Whatever Happened to “Shame”

Bill Britton

By Bill Britton, Contributing Editor

MORE THAN 2,000 YEARS AGO, the progenitor of our democracy was born in ancient Greece. For those who have read the plays of Sophocles, Euripides, and others or Homer’s great epics, “shame” was an integral part of both plot lines and outcomes. In Homer’s Iliad, King Agamemnon stole a slave from Achilles, a shameful act, but Achilles was shamed as well because he failed to retaliate by attacking Agamemnon. In many of these myths, it is hubris—excessive pride—that leads to shame and often, to one’s downfall. (J-L David’s painting: “The Anger of Achilles”)

1-11-10_Anger_of_Achilles, 1/11/10, 4:09 PM, 8C, 6522x9521 (1056+1134), 100%, Repro 1.8 v2, 1/8 s, R69.0, G51.7, B57.6

1-11-10_Anger_of_Achilles, 1/11/10, 4:09 PM, 8C, 6522×9521 (1056+1134), 100%, Repro 1.8 v2, 1/8 s, R69.0, G51.7, B57.6

On June 9, 1954, during the communist witch hunt, Republican Senator Joseph McCarthy charged that one of attorney Joseph Welch’s associates had ties to a communist organization. Welch responded with the immortal lines that ultimately ended McCarthy’s career: “Until this moment, Senator, I think I never really gauged your cruelty or your recklessness . . . Let us not assassinate this lad further, senator. You have done enough. Have you no sense of decency?”

Welch essentially shamed McCarthy in front of millions of TV viewers. Of course, McCarthy could not be shamed, and his exaggerated and often totally false allegations leveled against witnesses ended many careers, with some committing suicide.

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Senator Joseph McCarthy

In today’s political arena, there is little shame exhibited, but there is an abundance of hubris. Donald Trump’s outrageous statements elicit cheers and higher poll numbers, not censure. He has tapped into a vicious undercurrent in America that ignores both morality and civility. It seems that new social conventions are being formulated by Trump and, at this point, about half of the electorate is adopting them.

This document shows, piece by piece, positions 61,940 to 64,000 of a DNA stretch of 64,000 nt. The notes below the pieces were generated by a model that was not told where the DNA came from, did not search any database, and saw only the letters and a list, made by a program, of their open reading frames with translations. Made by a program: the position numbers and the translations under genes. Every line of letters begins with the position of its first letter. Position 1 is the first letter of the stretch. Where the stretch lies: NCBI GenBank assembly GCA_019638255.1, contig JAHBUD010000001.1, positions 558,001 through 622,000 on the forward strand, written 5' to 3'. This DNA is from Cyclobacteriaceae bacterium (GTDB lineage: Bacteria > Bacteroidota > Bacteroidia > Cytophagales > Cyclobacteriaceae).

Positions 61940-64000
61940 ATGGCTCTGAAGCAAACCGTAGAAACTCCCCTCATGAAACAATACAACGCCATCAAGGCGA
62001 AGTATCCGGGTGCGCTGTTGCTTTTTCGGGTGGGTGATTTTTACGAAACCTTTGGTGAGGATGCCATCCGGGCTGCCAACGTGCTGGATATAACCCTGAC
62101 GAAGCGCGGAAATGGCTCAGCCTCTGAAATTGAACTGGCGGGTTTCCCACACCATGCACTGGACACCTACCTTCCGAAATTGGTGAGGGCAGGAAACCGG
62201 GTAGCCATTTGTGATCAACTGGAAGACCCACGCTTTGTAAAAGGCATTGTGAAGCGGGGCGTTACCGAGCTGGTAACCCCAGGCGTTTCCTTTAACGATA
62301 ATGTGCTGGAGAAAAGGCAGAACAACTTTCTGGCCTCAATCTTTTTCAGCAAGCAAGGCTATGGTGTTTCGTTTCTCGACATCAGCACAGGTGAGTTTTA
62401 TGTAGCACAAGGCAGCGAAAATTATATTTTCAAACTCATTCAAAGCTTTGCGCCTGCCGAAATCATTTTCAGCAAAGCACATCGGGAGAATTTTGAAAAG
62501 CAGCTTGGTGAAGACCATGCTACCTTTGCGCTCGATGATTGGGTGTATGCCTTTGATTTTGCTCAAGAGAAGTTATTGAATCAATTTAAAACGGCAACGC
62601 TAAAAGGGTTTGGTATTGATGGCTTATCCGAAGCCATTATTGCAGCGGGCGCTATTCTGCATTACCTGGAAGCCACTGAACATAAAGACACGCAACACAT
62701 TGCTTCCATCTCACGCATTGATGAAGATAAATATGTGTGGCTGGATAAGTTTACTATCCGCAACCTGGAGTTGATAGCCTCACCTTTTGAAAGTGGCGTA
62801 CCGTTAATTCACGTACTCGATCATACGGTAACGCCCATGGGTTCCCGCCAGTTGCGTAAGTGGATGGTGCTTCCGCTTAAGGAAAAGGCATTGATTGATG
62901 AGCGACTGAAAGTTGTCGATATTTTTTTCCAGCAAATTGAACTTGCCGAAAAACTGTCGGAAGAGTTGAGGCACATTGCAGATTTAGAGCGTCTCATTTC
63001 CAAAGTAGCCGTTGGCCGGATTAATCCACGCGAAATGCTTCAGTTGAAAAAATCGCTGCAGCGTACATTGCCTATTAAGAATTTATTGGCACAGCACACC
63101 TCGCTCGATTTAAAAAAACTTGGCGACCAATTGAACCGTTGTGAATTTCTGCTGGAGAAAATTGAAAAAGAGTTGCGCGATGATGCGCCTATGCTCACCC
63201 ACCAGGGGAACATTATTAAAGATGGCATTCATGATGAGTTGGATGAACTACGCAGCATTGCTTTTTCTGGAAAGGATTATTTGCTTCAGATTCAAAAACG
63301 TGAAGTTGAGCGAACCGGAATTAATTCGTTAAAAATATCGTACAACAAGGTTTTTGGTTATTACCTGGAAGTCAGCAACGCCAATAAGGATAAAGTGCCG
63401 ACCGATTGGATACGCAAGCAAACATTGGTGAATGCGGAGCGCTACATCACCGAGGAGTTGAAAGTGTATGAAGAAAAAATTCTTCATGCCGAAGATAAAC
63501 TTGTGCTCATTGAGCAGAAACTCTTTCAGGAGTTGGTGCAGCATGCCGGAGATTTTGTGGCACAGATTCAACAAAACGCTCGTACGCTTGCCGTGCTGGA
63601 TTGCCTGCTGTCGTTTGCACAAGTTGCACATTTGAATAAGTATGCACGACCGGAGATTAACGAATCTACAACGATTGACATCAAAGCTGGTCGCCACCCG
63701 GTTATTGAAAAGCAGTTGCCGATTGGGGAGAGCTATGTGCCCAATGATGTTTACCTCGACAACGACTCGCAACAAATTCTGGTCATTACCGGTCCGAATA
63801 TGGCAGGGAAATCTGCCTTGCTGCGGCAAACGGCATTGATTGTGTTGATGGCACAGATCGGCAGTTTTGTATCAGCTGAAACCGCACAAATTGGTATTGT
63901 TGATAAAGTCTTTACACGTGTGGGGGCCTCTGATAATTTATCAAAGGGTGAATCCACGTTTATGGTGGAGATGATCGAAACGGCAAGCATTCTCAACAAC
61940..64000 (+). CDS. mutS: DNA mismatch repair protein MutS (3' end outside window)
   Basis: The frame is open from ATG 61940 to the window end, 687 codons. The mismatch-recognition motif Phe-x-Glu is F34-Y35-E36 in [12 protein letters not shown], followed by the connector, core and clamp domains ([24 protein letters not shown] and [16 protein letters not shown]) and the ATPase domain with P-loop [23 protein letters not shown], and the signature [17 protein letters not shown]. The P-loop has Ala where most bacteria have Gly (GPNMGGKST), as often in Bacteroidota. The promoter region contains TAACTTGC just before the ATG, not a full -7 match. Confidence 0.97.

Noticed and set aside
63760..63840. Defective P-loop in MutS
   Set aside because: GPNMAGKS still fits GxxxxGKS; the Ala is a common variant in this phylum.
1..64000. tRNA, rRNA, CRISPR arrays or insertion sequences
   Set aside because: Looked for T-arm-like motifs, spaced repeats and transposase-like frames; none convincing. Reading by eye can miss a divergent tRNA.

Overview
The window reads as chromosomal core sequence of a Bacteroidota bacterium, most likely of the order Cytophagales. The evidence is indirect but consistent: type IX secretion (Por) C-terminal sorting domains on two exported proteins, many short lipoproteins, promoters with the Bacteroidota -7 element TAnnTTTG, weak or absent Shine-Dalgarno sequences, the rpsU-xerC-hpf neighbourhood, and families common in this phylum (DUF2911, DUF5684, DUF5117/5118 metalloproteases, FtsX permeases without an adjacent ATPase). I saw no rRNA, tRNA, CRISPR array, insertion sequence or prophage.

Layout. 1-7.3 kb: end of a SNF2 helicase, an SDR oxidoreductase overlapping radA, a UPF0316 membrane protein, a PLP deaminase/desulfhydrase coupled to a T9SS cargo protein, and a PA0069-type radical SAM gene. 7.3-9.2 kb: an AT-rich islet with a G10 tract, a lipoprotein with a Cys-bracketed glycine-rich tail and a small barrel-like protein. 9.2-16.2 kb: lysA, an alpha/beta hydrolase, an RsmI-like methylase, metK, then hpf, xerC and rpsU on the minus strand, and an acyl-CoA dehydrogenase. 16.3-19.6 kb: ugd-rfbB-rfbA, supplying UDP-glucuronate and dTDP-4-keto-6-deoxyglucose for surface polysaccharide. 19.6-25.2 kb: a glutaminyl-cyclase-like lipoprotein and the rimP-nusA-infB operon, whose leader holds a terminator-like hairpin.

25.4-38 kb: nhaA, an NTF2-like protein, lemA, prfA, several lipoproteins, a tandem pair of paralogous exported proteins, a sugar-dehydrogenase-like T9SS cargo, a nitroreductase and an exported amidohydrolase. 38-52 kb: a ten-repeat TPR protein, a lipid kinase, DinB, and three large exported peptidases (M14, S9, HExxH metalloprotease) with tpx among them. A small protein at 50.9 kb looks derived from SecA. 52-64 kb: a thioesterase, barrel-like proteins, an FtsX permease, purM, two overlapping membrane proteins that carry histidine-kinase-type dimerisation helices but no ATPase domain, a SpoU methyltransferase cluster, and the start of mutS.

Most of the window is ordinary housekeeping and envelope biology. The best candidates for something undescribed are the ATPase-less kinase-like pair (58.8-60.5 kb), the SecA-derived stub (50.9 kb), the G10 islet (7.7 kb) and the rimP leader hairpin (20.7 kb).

Of course, Trump is not alone. Those running for elective office, from county clerk to President, play on voters’ short attention spans and their failure to sift through all the rhetoric in hopes of separating fact from fiction. If a claim is made by your side, it is treated as “fact,” by the opponent, as “fiction.” Public discourse has been obliterated and replaced by sound bites (in both its senses). The mass media are complicit in this erosion of decency and honest, investigative reportage. Outright lies told by candidates are reframed by them as media bias.

This abandonment of shame in the public sphere extends down to the local level.

When classmates of my generation misbehaved in grade school, they were rapped on the knuckles or made to sit in a corner as punishment—they were shamed (and fearful that their parents would find out). I’m not advocating corporal punishment, but a teacher today must exercise caution when meting out the mildest reprimand lest they be subjected to accusations of abuse from either the administration or parents or both. Behavior modification using chemicals, e.g., Ritalin, is favored rather than discipline.

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1950’s Classroom